Drawing Room Fireplace Surround, Hand-carved, 1890 ca.

60 Objects Labassa

Labassa is a showcase of the prosperity of its past owners, Gold Rush entrepreneurs, who spent their wealth on superior craftsmanship.  In 1887, Canadian born Alexander Robertson, of Cobb and Co fame, purchased the original mansion.  He appointed the German born architect J.B.A. Koch to extend and refurbish his home and called it ‘Ontario’.  When John Boyd Watson bought the house in 1904 he renamed it ‘Labassa’ and commissioned changes to the wallpapers and colour schemes but retained much of the 1889 – 90 scheme.  It is this combined scheme that we see today.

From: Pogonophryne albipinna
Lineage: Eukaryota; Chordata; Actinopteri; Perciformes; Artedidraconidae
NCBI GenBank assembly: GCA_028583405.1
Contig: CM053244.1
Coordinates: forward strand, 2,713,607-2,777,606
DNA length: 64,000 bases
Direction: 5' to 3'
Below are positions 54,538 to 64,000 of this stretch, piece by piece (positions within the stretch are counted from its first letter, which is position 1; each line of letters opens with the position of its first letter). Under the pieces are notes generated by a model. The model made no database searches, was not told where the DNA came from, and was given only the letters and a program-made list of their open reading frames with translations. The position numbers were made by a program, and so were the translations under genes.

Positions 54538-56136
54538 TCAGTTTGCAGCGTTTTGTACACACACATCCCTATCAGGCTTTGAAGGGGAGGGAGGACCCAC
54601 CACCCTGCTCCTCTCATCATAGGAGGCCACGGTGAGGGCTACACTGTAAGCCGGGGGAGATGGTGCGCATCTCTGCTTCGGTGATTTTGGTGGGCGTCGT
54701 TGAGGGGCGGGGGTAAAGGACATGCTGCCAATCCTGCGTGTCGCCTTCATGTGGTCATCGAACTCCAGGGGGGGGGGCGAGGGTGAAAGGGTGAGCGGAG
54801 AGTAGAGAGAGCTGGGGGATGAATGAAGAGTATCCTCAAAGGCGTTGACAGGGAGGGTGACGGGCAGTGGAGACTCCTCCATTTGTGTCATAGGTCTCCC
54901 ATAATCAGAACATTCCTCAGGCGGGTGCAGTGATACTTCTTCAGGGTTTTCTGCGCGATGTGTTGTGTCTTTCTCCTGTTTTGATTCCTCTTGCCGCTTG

The building’s significance is situated in the extant examples of the craft and design of local carvers, wood workers, painters and decorators and, of course, the talent of the architect Koch.  This evidence of the labour and skill of anonymous émigré artisans, who planned the florid carvings or sourced patterns to stencil the ceilings, makes Labassa important.

‘If the Royal Exhibition Building was Melbourne’s public expression of confidence … then Ontario, now known as Labassa, was a private one.’

The Story of Labassa, Hammond, 2004

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